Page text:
Aims: To assess the feasibility and reproducibility of non-invasive vascular assessment in a childhood population setting and identify the determinants of vascular phenotype in early life.
Methods and results: We studied 7557 children (age 9.8-12.3 years) participating in the Avon Longitudinal Study of Parents and Children (ALSPAC). Six research technicians underwent a 5-month training protocol to enable study of brachial artery endothelial function by flow-mediated dilatation (FMD) and arterial stiffness by carotid to radial pulse wave velocity (PWV) and brachial distensibility [distensibility coefficient (DC)]. Reproducibility studies were performed at the beginning, the middle, and the end of the study. A blinded repeat evaluation of a random selection of 3% of the cohort was also undertaken throughout the study. The effect of anthropometric and environmental factors on each measure was examined. Successful measures were obtained in 88, 95, and 87% of the studied children for FMD, PWV, and DC, respectively. The coefficients of variation between technicians for FMD, PWV, and DC were 10.5, 4.6, and 6.6% at the beginning of the study and reached 7.7, 4.1, and 10% at the end. Baseline vessel diameter and gender were important determinants of all the vascular measures, with a small effect of room and skin temperatures on FMD and PWV. Boys consistently had lower FMD and DC and higher PWV measures (P < 0.01 for all).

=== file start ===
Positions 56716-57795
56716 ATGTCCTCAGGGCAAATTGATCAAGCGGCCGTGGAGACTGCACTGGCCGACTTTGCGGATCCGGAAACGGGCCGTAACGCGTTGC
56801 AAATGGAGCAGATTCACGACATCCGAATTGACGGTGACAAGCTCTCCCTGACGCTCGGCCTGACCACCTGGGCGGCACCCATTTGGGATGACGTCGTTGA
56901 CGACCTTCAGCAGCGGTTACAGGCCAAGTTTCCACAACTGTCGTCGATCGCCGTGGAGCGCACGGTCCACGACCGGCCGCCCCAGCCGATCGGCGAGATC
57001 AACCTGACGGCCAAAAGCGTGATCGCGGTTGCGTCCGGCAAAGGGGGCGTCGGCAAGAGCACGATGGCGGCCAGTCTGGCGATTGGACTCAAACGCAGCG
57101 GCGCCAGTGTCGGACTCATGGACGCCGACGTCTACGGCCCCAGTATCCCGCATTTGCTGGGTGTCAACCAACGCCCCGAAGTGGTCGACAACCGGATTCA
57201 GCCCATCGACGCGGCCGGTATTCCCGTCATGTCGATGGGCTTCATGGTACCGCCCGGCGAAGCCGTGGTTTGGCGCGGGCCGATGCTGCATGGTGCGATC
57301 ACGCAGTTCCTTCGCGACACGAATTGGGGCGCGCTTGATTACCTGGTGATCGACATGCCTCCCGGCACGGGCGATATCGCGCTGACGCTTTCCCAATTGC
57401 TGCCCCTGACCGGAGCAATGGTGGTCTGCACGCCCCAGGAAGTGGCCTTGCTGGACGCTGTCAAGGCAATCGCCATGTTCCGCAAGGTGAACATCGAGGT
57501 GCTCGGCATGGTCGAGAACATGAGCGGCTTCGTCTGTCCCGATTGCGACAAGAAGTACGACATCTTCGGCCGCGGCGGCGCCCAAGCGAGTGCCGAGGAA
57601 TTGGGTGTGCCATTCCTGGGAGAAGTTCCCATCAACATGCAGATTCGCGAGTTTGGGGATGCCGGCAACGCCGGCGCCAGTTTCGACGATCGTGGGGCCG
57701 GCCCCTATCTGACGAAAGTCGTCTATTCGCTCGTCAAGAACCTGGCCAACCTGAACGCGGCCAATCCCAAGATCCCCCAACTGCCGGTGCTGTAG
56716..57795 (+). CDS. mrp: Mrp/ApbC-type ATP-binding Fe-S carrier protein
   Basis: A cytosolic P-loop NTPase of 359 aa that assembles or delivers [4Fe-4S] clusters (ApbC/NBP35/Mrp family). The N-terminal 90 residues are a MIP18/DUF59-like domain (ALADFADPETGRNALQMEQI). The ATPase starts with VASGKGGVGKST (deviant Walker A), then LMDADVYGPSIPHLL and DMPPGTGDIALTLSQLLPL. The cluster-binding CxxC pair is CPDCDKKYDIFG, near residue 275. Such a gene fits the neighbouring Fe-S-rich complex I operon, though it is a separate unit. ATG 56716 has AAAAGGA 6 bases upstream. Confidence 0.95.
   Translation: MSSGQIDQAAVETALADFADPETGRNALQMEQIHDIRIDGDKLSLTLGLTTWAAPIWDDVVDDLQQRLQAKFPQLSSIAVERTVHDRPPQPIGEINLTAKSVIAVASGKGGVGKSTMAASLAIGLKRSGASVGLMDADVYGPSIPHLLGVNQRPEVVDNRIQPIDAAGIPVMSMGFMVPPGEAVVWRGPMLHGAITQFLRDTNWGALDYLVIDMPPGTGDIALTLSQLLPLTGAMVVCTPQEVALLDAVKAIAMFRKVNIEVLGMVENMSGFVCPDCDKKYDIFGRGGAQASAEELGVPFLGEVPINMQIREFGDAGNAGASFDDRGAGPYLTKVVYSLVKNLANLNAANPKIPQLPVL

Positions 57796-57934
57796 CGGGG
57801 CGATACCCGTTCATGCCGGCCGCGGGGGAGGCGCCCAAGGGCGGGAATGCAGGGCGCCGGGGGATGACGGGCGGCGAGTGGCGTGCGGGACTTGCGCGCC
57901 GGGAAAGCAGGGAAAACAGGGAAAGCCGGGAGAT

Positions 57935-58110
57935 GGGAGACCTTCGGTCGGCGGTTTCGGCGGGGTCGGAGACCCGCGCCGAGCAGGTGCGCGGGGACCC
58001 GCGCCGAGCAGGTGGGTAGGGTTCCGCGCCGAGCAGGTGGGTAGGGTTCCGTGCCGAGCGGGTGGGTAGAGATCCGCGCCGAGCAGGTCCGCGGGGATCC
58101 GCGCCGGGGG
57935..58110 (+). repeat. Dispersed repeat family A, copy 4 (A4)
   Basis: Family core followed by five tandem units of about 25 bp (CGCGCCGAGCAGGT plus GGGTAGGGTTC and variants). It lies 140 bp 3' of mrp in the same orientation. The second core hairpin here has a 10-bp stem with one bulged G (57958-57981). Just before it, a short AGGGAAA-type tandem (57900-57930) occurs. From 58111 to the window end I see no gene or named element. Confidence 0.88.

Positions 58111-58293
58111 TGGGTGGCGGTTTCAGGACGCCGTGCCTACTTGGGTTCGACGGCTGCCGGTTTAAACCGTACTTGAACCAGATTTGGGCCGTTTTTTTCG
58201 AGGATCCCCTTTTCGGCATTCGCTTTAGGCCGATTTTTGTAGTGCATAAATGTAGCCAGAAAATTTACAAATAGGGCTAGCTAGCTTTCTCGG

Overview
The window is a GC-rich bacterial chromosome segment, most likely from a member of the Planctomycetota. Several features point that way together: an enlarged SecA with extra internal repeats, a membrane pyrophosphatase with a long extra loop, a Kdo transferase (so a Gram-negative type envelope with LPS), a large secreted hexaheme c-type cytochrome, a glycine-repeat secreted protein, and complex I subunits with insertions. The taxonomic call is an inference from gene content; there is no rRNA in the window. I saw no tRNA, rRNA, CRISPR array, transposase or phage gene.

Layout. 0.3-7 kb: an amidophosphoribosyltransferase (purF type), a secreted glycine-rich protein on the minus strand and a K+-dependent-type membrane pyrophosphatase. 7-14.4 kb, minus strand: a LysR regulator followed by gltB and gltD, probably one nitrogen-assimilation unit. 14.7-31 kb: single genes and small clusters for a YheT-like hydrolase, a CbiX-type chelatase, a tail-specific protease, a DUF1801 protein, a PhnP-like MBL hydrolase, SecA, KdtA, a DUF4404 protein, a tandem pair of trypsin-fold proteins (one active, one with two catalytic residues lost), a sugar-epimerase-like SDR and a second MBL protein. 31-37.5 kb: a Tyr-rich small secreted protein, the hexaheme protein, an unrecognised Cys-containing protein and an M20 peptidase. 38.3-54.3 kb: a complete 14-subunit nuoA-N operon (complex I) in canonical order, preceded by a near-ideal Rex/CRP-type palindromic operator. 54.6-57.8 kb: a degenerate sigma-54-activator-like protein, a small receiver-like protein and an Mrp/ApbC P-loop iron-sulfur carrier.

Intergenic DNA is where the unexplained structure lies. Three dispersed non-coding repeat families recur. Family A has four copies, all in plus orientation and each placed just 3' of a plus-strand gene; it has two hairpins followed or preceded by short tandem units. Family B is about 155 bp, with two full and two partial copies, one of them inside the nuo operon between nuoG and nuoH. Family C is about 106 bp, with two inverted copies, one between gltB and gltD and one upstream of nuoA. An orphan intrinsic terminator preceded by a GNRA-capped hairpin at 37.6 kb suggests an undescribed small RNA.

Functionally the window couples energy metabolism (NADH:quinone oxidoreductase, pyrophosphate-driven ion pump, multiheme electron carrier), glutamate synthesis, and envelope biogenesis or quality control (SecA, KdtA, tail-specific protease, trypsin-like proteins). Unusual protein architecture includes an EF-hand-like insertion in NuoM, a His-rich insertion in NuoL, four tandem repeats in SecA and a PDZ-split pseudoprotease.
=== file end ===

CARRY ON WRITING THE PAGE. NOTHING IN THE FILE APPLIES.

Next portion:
Conclusion: Reproducible, high-quality assessments of vascular structure and function in children can be made on a large scale in field studies by suitably trained non-specialist operators. This study provides an invaluable resource for assessing the impact of early influences, genetic, and environmental factors on arterial phenotype.